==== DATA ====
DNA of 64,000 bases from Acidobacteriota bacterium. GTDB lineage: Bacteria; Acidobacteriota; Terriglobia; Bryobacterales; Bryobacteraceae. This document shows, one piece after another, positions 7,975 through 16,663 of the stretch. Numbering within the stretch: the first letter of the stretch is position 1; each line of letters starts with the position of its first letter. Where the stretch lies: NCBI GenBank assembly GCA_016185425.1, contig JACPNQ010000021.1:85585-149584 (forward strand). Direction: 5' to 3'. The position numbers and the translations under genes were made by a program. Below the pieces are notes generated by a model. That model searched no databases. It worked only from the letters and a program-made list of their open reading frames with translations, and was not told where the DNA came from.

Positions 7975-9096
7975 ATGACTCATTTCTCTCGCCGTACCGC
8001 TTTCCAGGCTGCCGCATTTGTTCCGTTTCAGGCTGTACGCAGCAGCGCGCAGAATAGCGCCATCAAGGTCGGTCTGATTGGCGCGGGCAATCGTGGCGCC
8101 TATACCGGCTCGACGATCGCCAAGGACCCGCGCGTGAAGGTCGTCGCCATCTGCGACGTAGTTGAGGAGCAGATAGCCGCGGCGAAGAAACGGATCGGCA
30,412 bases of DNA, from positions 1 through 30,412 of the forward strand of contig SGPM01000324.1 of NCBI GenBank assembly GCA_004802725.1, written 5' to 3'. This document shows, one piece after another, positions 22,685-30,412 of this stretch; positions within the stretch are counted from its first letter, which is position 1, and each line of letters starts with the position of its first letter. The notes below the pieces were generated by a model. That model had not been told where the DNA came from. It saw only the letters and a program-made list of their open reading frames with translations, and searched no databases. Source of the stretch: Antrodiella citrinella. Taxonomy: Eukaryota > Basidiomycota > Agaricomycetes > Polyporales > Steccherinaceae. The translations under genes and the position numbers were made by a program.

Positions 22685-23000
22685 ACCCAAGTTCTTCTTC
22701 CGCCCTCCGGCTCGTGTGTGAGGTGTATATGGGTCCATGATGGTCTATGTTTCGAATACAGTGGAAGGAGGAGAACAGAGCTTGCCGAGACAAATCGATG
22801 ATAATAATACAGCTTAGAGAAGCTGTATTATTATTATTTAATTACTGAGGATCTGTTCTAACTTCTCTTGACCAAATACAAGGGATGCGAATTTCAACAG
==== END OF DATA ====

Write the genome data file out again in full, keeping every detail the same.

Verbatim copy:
DNA of 64,000 bases from Acidobacteriota bacterium. GTDB lineage: Bacteria; Acidobacteriota; Terriglobia; Bryobacterales; Bryobacteraceae. This document shows, one piece after another, positions 7,975 through 16,663 of the stretch. Numbering within the stretch: the first letter of the stretch is position 1; each line of letters starts with the position of its first letter. Where the stretch lies: NCBI GenBank assembly GCA_016185425.1, contig JACPNQ010000021.1:85585-149584 (forward strand). Direction: 5' to 3'. The position numbers and the translations under genes were made by a program. Below the pieces are notes generated by a model. That model searched no databases. It worked only from the letters and a program-made list of their open reading frames with translations, and was not told where the DNA came from.

Positions 7975-9096
7975 ATGACTCATTTCTCTCGCCGTACCGC
8001 TTTCCAGGCTGCCGCATTTGTTCCGTTTCAGGCTGTACGCAGCAGCGCGCAGAATAGCGCCATCAAGGTCGGTCTGATTGGCGCGGGCAATCGTGGCGCC
8101 TATACCGGCTCGACGATCGCCAAGGACCCGCGCGTGAAGGTCGTCGCCATCTGCGACGTAGTTGAGGAGCAGATAGCCGCGGCGAAGAAACGGATCGGCA
30,412 bases of DNA, from positions 1 through 30,412 of the forward strand of contig SGPM01000324.1 of NCBI GenBank assembly GCA_004802725.1, written 5' to 3'. This document shows, one piece after another, positions 22,685-30,412 of this stretch; positions within the stretch are counted from its first letter, which is position 1, and each line of letters starts with the position of its first letter. The notes below the pieces were generated by a model. That model had not been told where the DNA came from. It saw only the letters and a program-made list of their open reading frames with translations, and searched no databases. Source of the stretch: Antrodiella citrinella. Taxonomy: Eukaryota > Basidiomycota > Agaricomycetes > Polyporales > Steccherinaceae. The translations under genes and the position numbers were made by a program.

Positions 22685-23000
22685 ACCCAAGTTCTTCTTC
22701 CGCCCTCCGGCTCGTGTGTGAGGTGTATATGGGTCCATGATGGTCTATGTTTCGAATACAGTGGAAGGAGGAGAACAGAGCTTGCCGAGACAAATCGATG
22801 ATAATAATACAGCTTAGAGAAGCTGTATTATTATTATTTAATTACTGAGGATCTGTTCTAACTTCTCTTGACCAAATACAAGGGATGCGAATTTCAACAG